Friday, November 26, 2010

From - Culture Wars

Culture Wars

by Satyajit Sarna | November 26, 2010

Odin Allfather.

Image above and on article thumbnail originally published on petesimon's photostream on Flickr.

When you see the cover of Neil Gaiman’s American Gods, you’re tempted into cussedly thinking- why stop there? If a book has won the Hugo, the Nebula, the Locus, the SFX, and the Bram Stoker awards, why has its author not won the Magsaysay? Why did he not win the Booker on the way? Seriously, when is the Nobel Committee going to get to this man?

But American Gods really did deserve to win all those prizes, even if nobody could decide whether it was science fiction, fantasy, horror, or something older and more disturbing. Neil Gaiman is best known for his Sandman graphic novels (which, ever since The Right People started reading comics, we can now call comics), and American Gods manages to distil the potency of the series into a single cohesive nightmarish narrative with encyclopaedic scope. 

Shadow is released from prison two days before he was scheduled to, because his wife is dead. He discovers that the world he had left behind is gone. The woman he loved is dead, his best friend and employer is dead, he never really had much of a family, and he cannot see much of a point in going home. All he has to compensate is the wisdom he learnt the hard way and a range of coin tricks that he uses to take up time.

At this crossroads in his life, he meets Mr. Wednesday on the plane home, who knows too many things about him and offers him a job, and, lost for choices, Shadow drinks his mead three times in a ritual he does not quite understand, and becomes his man. It is only later that Shadow realises that Mr. Wednesday, with his line in neat grift and conjobs and taste for whiskey and slim blond girls is Odin Allfather, one-eyed Odin of the Norse pantheon.

Yes, the gods live, and they live like all of us, with only their odd powers and memories to make them special. They live, together with their compensatory demons and mythical animals and were brought to America by the Immigrants. The old Norse gods, and the Greek ones, the Russian demons and the Irish banshee, the Kitsune of the Japanese, and Kali of the Hindus. But their cults are dying, their faiths are fading and they grow weak. Nobody sacrifices a goat to old Anansi – who is now Mr. Nancy with his yellow gloves and ribald sense of occasion. Mad Sweeney drinks himself to death under a highway bridge. Odin tells Shadow, “I just keep thinking about Thor. You never knew him. Big guy, like you. Good-hearted. Not bright, but he’d give you the goddamned shirt off his back if you asked him. And he killed himself. He put a gun in his mouth and blew his head off in Philadelphia in 1932. What kind of a way is that for a god to die?”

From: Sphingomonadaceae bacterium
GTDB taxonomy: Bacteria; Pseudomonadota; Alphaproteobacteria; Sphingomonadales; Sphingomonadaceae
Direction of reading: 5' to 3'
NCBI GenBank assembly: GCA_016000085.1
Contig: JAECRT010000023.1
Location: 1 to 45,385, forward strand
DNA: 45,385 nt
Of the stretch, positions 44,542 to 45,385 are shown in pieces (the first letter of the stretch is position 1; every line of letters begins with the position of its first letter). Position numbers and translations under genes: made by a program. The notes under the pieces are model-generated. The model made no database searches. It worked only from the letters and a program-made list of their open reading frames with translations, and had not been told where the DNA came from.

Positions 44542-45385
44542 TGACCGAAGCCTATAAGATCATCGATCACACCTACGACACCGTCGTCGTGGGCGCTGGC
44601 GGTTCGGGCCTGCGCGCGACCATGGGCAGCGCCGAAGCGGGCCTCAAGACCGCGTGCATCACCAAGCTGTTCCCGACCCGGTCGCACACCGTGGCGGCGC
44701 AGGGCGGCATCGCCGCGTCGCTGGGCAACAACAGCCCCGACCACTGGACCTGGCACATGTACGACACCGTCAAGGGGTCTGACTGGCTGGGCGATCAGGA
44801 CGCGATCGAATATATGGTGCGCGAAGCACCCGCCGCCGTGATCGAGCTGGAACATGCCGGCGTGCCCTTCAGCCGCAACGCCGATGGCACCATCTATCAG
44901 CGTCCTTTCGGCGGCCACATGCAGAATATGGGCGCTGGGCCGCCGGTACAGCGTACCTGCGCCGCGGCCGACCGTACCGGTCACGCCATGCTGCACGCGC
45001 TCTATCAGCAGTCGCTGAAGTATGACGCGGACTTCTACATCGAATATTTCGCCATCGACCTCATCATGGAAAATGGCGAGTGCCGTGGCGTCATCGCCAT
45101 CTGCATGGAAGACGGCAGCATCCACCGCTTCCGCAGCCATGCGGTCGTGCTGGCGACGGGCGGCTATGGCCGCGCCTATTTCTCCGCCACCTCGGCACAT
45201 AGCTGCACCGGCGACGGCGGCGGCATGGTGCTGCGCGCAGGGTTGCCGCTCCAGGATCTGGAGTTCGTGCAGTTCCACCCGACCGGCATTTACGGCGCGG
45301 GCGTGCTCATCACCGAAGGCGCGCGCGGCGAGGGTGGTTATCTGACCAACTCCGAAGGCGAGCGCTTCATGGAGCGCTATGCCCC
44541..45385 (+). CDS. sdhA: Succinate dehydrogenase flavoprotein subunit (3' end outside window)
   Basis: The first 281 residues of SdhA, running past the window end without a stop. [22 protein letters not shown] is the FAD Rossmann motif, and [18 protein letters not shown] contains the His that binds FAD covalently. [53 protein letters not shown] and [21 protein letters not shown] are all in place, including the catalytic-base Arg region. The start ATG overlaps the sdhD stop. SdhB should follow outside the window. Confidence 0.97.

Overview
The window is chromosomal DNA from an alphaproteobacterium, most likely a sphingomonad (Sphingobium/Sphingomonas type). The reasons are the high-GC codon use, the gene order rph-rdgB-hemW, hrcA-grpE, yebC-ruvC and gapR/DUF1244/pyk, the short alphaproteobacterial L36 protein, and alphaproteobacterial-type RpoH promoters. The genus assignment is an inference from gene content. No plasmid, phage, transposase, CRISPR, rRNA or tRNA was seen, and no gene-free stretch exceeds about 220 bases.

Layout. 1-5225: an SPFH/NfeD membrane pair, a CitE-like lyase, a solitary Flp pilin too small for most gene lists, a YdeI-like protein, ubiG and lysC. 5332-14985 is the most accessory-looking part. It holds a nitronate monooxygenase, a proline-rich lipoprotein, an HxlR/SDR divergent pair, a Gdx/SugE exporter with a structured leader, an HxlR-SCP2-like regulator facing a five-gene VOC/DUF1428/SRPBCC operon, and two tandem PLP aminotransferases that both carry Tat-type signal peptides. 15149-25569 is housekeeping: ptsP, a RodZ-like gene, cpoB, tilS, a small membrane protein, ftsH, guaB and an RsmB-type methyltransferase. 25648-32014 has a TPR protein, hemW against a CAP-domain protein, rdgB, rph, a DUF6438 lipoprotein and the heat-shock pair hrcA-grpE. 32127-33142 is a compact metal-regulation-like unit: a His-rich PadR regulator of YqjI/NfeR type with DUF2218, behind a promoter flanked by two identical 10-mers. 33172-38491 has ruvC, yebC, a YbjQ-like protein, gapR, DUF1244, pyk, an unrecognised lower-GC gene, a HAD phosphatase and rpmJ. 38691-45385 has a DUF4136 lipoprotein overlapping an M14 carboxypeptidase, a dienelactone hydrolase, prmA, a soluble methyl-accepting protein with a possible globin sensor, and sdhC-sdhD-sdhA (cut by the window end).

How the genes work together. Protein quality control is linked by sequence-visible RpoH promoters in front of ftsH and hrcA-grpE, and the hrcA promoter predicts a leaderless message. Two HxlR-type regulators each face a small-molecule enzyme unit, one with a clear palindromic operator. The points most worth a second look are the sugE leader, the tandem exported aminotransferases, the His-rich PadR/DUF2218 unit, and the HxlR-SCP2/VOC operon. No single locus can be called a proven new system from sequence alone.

Where the old gods haven’t died, their original nature and meaning is forgotten and kitschy new symbols are attached to them – what relation do chocolate rabbits and eggs have to the fertility goddess who was Eostre once?

In their place, to occupy the same void in human needs, new gods have arisen and new places have acquired significance. Television, Airplanes, Cars, all the forces of the modern world, who take their sacrifice in new and sometimes equally bloody ways. The new gods have put together a world where the old gods cannot exist, or can live only in sad caricatures of themselves. In place, they offer convenience, and cheap pleasure. Television tries to bribe Shadow, speaking to him through Lucy Ricardo. “You ever wanted to see Lucy’s tits?” she asks. But the offer is wasted on Shadow. Some sense of old-fashioned honour and decency animates the ex-con, or maybe it is the mead oath he swore to Wednesday. Shadow has thrown his lot in with the old gods brought to America by all the immigrant races that fill up the continent. A battle is coming, a storm is brewing, and Odin is travelling across America to gather forces for the last fight - “Will you fight beside us when the storm comes?”

The scope of Shadow’s quest gives Gaiman license to invent characters and transpose them into new and strange world. Take Horus and Anubis; Ibis and Jacquel run a funeral parlour in a town in the Mississippi Delta called Cairo; as Jacquel ties off intestines, he snacks on the liver and heart of the victim in a way that is “respectful and not obscene” while recording his examination report. Lady Bast curls up and sleeps in the corner. In case you ever start wanting to like these gods, Gaiman reminds you that they are nasty and capricious, bloodthirsty and dirty and unlovable. But they feel real and don’t have the clich├ęd synthetic promises of the new ones – and they don’t lack a sense of humour. In one scene, Shadow talks to one of Odin’s Ravens: